By veering off the first sharp curve down the path, I can maneuver the bike along a steep mountain ridge that skirts past the path’s first set of turns and deposits me at the beginning of the section that leads to the tree-lined part which makes me fidgety. In that particular spot, I can veer again off the pathway and plunge along the side of the mountain at a near ninety-degree angle, then, assuming I angle the front wheel just right, zip along an ultra-narrow ridge that slices down a corner of the mountain like a thin scar.
The decision is really no decision; I take the faster, riskier path each time. I’d rather worry about two difficult sections than deal with many potential concerns.
“Lonely Mountains: Downhill” is both tranquil and challenging. Deciding how to thread your solitary rider down one of the game’s picturesque mountains makes for an entrancing experience. Likely, anyone who has ever ridden a mountain bike will have a visceral response to the action on screen, which smartly forgoes music for a nature soundtrack. The controls are intuitive (right trigger to accelerate, left to break), but mastering the subtleties of how to take a particular jump or turn on a given trail, and knowing when to accelerate, drift, break, or speed up, takes practice. With that in mind, your first goal upon unlocking a new trail is to explore it without a care for time or performance. Upon finishing it you’re then challenged to complete it in a given time limit or with less than a certain number of crashes.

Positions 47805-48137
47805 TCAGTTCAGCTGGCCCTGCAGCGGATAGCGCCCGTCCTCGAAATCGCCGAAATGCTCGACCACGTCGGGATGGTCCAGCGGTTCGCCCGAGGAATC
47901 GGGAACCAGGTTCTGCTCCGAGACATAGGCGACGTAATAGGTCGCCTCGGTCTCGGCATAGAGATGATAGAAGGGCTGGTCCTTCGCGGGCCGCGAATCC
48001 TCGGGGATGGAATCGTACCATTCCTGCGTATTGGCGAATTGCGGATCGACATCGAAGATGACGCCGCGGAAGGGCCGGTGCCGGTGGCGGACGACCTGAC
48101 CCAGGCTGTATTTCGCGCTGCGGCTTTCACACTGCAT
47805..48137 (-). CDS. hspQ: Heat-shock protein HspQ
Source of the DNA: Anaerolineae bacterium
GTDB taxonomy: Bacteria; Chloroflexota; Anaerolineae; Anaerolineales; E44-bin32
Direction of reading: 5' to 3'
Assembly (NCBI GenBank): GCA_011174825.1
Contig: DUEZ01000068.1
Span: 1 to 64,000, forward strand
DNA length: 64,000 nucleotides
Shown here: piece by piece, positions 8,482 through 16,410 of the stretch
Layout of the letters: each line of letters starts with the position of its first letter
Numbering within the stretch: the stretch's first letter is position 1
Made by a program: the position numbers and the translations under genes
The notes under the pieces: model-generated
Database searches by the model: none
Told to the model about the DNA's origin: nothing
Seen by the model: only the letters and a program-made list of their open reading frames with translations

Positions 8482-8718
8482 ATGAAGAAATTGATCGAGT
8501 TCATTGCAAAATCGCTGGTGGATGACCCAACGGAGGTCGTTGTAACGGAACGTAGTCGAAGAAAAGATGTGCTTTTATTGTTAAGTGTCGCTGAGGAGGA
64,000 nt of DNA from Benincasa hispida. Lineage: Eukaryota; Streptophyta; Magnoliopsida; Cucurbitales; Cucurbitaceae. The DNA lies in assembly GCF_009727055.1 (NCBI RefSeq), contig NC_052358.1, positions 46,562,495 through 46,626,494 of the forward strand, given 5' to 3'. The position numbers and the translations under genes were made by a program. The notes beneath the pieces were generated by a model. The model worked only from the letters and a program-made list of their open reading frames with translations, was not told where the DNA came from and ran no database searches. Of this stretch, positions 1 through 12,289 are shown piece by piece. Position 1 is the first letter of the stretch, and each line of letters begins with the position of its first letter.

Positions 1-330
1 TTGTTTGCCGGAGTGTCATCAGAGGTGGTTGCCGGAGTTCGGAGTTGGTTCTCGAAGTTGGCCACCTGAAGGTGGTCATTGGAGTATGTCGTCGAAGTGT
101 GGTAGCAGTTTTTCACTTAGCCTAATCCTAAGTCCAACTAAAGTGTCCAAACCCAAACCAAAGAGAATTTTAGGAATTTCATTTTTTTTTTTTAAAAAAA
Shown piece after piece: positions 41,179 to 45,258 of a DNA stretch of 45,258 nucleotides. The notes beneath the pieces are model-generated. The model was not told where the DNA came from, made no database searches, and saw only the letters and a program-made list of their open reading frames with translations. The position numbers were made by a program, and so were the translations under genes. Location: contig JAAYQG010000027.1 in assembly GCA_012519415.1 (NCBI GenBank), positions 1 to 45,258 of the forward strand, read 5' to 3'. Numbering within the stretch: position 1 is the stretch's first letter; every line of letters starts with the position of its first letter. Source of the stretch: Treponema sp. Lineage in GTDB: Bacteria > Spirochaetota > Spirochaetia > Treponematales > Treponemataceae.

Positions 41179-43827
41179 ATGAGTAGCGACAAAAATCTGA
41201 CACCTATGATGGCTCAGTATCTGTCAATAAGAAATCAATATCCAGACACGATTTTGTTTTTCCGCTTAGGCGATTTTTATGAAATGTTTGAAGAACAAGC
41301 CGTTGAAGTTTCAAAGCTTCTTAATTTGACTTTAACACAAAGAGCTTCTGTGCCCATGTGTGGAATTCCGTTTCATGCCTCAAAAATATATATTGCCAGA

The game is especially beautiful. Your blockhead-looking avatar might recall the blank-faced video game characters of yore, but the vibrant colors, dynamic lighting, and abstract forms are expressive. (Indeed, “Lonely Mountains” looks more refined than many big budget games.) The mountains are conspicuously well designed. I can’t tell you how many times, while traveling at great speed I hit, say, a tree root and knew (!) that obstacle had been positioned to trip me up. A bloody crash results in a quick restart at a checkpoint. Death feels as light as it does in an arcade — it’s easy to want to have another go, and hard to know when to end.
“Lonely Mountains: Downhill” is a beautiful marriage of aesthetics and gameplay. It has the makings of a minor classic.
Christopher Byrd is a Brooklyn-based writer. His work has appeared in the New York Times Book Review, the New Yorker and elsewhere. Follow him on Twitter @Chris_Byrd.